Judge Rules for CLCMA’s Client in No Fly Challenge, Calling Government’s “Watchlisting Overview” Document Insufficient to Warrant Dismissal

Denying the government’s Motion to Dismiss in a case challenging a No Fly list designation, a federal court in Washington, D.C. ruled that the “Watchlisting Overview” document provided by the government is insufficient to support dismissing the Plaintiff’s claims.

CLCMA attorneys brought suit on behalf of a client who has been placed on the No Fly list, yet has received no meaningful reason why or opportunity to challenge that placement. CLCMA’s client has been trying for two years now, with the guidance of CLCMA’s Civil litigation attorneys, to find out why he is not able to fly and then to have an opportunity to challenge any reasons. Yet even after filing a lawsuit to compel the government to provide this information, CLCMA and its client don’t know the reasons.

The government claims it has met its burdens and the challenge is inappropriate, and points to a “Watchilisting Overview” it claims is from January 2018 to support its arguments. But federal district court Judge Randolph Moss disagreed, ruling on April 10, 2020 that the document provided by the government leave the Court “to puzzle over who ‘authorized’ the process, what makes the process ‘official,’ and whether the overview document has binding legal force.” And, the Court agrees that the government has still failed to identify “which government official makes the final decision with respect to an aggrieved traveler’s request for additional information regarding his inclusion … on the No Fly List.” Judge Moss continued, explaining that “the overview document leave[s] these critical questions unanswered” and that the “Court, accordingly, is unable to determine on the existing record whether it has jurisdiction to consider Plaintiff’s challenge.”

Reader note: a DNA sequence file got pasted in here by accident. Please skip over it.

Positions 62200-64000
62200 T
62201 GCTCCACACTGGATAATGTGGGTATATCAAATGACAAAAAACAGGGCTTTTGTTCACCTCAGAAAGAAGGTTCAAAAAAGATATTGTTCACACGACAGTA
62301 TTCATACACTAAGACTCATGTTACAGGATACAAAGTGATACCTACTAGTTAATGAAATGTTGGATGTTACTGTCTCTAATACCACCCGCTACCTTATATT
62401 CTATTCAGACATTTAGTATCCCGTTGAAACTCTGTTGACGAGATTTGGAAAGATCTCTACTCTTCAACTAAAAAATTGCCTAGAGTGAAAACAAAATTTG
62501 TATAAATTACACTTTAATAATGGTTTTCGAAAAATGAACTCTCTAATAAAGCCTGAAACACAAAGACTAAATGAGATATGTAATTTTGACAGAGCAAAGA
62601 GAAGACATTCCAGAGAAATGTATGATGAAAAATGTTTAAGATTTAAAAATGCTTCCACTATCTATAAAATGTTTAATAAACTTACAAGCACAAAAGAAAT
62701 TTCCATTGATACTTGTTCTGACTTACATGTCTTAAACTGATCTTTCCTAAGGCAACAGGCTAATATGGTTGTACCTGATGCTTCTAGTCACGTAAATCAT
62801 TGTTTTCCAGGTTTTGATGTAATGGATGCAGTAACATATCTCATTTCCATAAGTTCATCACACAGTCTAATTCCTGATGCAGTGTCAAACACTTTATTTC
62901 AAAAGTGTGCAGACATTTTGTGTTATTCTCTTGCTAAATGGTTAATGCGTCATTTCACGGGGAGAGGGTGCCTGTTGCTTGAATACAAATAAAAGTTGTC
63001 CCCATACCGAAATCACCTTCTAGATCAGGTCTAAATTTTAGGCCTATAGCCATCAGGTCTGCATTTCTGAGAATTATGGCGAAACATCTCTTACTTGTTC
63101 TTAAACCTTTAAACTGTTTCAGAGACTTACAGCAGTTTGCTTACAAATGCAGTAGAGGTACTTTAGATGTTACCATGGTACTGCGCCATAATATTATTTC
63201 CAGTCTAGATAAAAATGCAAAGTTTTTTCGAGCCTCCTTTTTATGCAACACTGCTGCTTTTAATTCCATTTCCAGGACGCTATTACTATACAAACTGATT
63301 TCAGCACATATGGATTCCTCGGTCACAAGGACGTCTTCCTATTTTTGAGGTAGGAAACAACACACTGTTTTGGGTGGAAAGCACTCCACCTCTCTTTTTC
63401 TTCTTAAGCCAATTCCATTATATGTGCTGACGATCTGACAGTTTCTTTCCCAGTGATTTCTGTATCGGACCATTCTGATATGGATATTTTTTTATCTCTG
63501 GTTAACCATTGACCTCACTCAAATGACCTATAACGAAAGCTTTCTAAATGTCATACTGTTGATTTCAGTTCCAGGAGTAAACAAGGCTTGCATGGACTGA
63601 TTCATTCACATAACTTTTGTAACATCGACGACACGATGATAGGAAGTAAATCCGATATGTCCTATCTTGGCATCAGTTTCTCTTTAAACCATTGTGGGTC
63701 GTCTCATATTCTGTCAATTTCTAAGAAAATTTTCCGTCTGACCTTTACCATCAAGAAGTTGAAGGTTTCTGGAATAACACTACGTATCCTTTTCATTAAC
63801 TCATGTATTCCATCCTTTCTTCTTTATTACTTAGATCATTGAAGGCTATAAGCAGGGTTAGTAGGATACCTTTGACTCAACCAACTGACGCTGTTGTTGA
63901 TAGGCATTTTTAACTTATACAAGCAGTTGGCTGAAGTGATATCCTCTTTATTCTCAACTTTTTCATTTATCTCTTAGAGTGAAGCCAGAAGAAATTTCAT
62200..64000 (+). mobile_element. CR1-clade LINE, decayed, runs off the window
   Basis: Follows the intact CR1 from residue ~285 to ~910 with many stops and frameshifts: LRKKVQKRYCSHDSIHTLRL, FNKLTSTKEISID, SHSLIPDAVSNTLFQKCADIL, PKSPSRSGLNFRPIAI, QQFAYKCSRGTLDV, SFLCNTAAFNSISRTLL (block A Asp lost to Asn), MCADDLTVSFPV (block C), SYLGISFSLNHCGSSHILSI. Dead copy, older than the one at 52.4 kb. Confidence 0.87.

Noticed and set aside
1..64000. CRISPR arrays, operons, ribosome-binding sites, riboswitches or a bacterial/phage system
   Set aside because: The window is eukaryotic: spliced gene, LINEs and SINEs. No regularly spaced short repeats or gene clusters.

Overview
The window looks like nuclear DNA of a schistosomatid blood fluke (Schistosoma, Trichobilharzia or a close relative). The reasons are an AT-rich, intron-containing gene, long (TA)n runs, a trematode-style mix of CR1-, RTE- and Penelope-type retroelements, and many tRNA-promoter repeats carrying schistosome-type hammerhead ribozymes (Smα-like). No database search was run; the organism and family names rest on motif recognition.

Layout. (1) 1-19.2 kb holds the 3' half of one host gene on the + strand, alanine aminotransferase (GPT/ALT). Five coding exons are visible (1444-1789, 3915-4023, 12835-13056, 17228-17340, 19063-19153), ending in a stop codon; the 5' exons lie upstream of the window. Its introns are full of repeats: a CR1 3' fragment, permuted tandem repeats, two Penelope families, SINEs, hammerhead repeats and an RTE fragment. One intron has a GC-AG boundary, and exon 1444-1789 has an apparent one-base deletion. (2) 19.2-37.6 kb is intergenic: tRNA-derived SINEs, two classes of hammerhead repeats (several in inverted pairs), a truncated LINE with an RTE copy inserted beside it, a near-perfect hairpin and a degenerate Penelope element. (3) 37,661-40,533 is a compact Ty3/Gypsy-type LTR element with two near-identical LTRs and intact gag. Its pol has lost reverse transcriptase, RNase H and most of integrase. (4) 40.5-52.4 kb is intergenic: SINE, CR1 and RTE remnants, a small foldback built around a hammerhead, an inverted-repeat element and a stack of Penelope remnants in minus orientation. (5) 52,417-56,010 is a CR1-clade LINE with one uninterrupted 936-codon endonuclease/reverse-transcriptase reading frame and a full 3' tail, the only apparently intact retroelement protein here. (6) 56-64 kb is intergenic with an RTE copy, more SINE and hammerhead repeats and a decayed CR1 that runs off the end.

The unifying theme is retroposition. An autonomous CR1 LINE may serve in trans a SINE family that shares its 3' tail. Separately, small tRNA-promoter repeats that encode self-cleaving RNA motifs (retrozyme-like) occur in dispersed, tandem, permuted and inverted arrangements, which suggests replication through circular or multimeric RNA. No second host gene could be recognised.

“This is a wonderful ruling for our client, and many other clients of ours as well, as the government tends to use the same arguments to defend its actions in most if not all of our cases challenging the No Fly and Watchlists,” observed Christina Jump, CLCMA’s Civil Litigation Department Head, who is litigating the case along with Civil Staff Attorney Leila Mustafa. “Our clients and others like them deserve to receive true due process, and exactly what the Constitution guarantees – meaningful due process and a right to be heard. Hopefully, the government will now shed more light on this process so that those who are wrongly designated can prove their innocence. We look forward to proceeding with litigation in this case and receiving exactly the answer the Judge wants as well.”

CLCMA’s Civil Litigation department has many cases pending at both the federal trial court and administrative stages on behalf of its clients, challenging placements on the No Fly list and Watchlists where our clients receive no explanation. CLCMA hopes to bring resolution to those who are being denied the right to challenge the actions by the government and the denials of their civil liberties.